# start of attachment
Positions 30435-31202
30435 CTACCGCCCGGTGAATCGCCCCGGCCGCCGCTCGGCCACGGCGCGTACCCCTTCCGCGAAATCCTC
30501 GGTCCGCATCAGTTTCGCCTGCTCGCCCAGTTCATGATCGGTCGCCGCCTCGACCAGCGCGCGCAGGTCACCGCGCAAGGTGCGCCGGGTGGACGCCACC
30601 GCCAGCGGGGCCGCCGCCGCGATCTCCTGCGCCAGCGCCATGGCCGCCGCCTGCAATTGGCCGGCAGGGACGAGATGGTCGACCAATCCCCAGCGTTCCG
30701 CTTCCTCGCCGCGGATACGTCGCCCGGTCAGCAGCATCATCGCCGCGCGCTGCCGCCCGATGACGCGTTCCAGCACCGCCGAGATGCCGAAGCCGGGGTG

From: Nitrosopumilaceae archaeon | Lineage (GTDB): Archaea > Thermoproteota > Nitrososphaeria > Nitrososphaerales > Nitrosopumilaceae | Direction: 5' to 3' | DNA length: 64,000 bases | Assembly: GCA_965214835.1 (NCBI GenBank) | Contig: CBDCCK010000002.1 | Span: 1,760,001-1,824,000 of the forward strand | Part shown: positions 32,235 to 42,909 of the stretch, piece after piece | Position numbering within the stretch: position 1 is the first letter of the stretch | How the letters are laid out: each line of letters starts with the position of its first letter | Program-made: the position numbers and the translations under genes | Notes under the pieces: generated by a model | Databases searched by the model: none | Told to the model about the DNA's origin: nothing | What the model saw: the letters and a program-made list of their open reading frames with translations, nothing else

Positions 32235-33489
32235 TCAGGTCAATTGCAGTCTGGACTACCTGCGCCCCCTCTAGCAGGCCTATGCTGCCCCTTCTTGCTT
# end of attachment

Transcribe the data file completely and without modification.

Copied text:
Positions 30435-31202
30435 CTACCGCCCGGTGAATCGCCCCGGCCGCCGCTCGGCCACGGCGCGTACCCCTTCCGCGAAATCCTC
30501 GGTCCGCATCAGTTTCGCCTGCTCGCCCAGTTCATGATCGGTCGCCGCCTCGACCAGCGCGCGCAGGTCACCGCGCAAGGTGCGCCGGGTGGACGCCACC
30601 GCCAGCGGGGCCGCCGCCGCGATCTCCTGCGCCAGCGCCATGGCCGCCGCCTGCAATTGGCCGGCAGGGACGAGATGGTCGACCAATCCCCAGCGTTCCG
30701 CTTCCTCGCCGCGGATACGTCGCCCGGTCAGCAGCATCATCGCCGCGCGCTGCCGCCCGATGACGCGTTCCAGCACCGCCGAGATGCCGAAGCCGGGGTG

From: Nitrosopumilaceae archaeon | Lineage (GTDB): Archaea > Thermoproteota > Nitrososphaeria > Nitrososphaerales > Nitrosopumilaceae | Direction: 5' to 3' | DNA length: 64,000 bases | Assembly: GCA_965214835.1 (NCBI GenBank) | Contig: CBDCCK010000002.1 | Span: 1,760,001-1,824,000 of the forward strand | Part shown: positions 32,235 to 42,909 of the stretch, piece after piece | Position numbering within the stretch: position 1 is the first letter of the stretch | How the letters are laid out: each line of letters starts with the position of its first letter | Program-made: the position numbers and the translations under genes | Notes under the pieces: generated by a model | Databases searched by the model: none | Told to the model about the DNA's origin: nothing | What the model saw: the letters and a program-made list of their open reading frames with translations, nothing else

Positions 32235-33489
32235 TCAGGTCAATTGCAGTCTGGACTACCTGCGCCCCCTCTAGCAGGCCTATGCTGCCCCTTCTTGCTT